Good morning, Quartz readers!
What to watch for today
The UK’s economy is picking up but still weak. Economists expect second quarter GDP growth to come in at 0.6%, double the 0.3% growth in the first quarter. Strong retail sales and export figures have raised hopes that Britain is on a path of sustained growth. South Korea, which also reports its second quarter GDP figures, is expected to have grown 0.8%.
Human rights hang over cloud US-Vietnam talks. The nations’ leaders will discuss closer economic and military ties amid questions about human rights abuses. Vietnamese president Truong Tan Sang dismissed the US concerns.
Earnings: Hits and misses.Amazon is expected to post robust sales growth (paywall), but its ability to generate steady profit margins will be under scrutiny. General Motor’s earnings are expected to be weak as the car marker was in the midst of overhauling its product line in the second quarter. United Continental Holdings is likely to report muted earnings, as it struggles to put the challenges of the 2010 merger between United Airlines and Continental Airlines behind it. Banking major Credit Suisse and consumer goods giant Unilever are among the other companies scheduled to report their earnings.
While you were sleeping
Facebook figured out mobile Madison Avenue. The company swung into a second quarter profit boosted by strong growth of its mobile advertising business. The company’s stock jumped nearly 17% after hours.
Ford did good by America. Ford handily beat expectations driven by strong demand for its pickup trucks in North America and record earnings in the Asia-Pacific. The carmaker also raised its outlook for the rest of the year. Boeing also soared past estimates on the back of strong commercial aircraft sales. PepsiCo, too, reported better-than-expected earnings as higher sales from its snacks division offset weakness in the beverages business. The company also effectively rejected activist investor Nelson Peltz’s proposal that is spin off the soft drinks business and buy Oreo maker Mondelez.
Google upped the ante. The tech giant unveiled the new Nexus 7 tablet powered by the new Android 4.3 operating system and loaded with a host of other features that could make the iPad Mini look pedestrian. Google also announced the $35 ChromeCast, a tiny computer running a stripped-down version of Google Chrome, that will let users stream videos and music on their TVs.
Michael Dell offered to raise his bid, with a caveat. But the sweetened offer–a bump of $150 million–is contingent on the PC maker’s board changing voting rules. The shareholder vote will now be held on August 2. That’s the plan, at least.
Obama championed the middle class. The US president reiterated his call for fresh spending on infrastructure and education to help middle class Americans and boost the economy.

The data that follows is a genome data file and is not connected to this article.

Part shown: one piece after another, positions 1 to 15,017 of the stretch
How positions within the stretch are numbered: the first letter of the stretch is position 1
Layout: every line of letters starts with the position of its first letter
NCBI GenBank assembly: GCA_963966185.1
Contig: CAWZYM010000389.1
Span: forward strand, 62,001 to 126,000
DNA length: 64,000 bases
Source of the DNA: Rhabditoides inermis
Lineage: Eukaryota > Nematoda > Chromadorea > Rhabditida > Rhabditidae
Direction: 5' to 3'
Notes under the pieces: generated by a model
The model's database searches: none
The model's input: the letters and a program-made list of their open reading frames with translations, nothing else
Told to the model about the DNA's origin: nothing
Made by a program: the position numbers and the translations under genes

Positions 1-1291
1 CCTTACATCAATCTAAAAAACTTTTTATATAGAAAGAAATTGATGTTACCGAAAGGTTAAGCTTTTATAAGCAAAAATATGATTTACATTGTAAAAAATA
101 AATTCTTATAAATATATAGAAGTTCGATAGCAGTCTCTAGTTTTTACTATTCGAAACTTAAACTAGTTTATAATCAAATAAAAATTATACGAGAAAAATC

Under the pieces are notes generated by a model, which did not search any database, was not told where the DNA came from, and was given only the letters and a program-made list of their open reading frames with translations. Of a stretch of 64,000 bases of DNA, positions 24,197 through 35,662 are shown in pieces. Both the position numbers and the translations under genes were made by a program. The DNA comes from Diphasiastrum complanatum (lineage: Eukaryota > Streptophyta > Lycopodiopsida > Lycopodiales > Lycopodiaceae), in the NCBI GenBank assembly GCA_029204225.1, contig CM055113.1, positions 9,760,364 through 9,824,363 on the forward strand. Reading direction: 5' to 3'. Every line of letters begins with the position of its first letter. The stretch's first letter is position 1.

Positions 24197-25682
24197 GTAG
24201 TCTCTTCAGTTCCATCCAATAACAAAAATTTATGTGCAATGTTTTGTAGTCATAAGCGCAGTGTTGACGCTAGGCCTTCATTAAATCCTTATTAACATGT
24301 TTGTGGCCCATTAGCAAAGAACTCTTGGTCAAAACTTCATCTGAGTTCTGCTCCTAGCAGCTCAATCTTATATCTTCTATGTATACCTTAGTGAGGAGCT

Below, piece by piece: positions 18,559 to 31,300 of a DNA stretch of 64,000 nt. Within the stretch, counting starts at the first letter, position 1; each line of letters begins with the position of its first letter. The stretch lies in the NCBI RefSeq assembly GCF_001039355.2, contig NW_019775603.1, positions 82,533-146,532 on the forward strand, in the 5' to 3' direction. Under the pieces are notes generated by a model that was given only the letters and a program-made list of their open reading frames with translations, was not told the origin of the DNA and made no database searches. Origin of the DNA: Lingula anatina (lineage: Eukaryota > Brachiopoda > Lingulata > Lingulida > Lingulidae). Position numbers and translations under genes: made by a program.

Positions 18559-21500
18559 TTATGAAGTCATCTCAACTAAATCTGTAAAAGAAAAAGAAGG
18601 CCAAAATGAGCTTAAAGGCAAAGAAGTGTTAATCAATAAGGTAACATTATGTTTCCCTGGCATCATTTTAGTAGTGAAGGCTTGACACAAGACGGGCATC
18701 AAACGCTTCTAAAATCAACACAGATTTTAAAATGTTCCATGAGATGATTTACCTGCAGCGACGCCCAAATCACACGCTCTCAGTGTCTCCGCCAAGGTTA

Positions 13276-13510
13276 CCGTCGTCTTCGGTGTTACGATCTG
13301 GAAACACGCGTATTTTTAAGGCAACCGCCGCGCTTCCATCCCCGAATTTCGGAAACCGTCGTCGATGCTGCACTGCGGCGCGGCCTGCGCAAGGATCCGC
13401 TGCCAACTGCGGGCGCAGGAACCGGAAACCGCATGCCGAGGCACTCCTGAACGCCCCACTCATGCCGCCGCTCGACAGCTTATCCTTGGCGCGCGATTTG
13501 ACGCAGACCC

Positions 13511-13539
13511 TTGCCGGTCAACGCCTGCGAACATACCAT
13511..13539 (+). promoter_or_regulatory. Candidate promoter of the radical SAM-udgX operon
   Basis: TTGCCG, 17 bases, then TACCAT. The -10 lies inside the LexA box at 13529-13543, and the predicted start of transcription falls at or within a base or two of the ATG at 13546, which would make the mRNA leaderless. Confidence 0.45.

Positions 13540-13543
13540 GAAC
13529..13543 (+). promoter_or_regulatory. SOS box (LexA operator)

Egyptian general called for mass demonstrations on Friday. His rationale: Demonstrations would give the army a “mandate” to fight violence that has flared up since the ouster of Mohamed Morsi as president. Meanwhile, the US said it would delay the delivery of four F-16 fighter jets to Egypt.
Quartz obsession interlude
Leo Mirani on why even as Apple’s China dream fades, India remains a fantasy. “In the second half of last year, Apple signed deals with new distribution partners in India, released the iPhone 5, and launched an aggressive campaign featuring zero-interest financing. As a a result, sales jumped from about 4% of the smartphone market in the third quarter of 2012 to nearly 16% in the fourth quarter. Yet that cloaks what is actually a lukewarm performance in—it bears repeating—the world’s third-largest smartphone market.” Read more here.
Matters of debate
Detroit’s bankruptcy should serve as a warning to America. State pension accounting is currently based on fiction, as they don’t account for risk.
Emerging markets may grow slower next decade. Structural issues like state capitalism, the risk of a hard landing in China, and the end of the commodity super-cycle are causes of concern.
A tsunami of anti-American rhetoric is swamping Egypt. Nothing the US does now will lead to any immediate difference in Egypt’s highly polarized public sphere.
Robotic farm workers aren’t a panacea. There are significant challenges in developing and deploying the technology that can do the job.
Poor countries have half the world’s cars but almost all of its fatal car accidents. And car accidents are now the ninth leading cause of deaths worldwide.
Science fiction to reality. Computer users can now talk to their screens using hand gestures.
Music listeners aren’t that into novelty. Study shows that people prefer music they’re familiar with over new music.
The bang-up that brought us gold. Scientists say neutron star collisions are responsible for the formation of virtually all the heavy elements in the universe, including gold and platinum.
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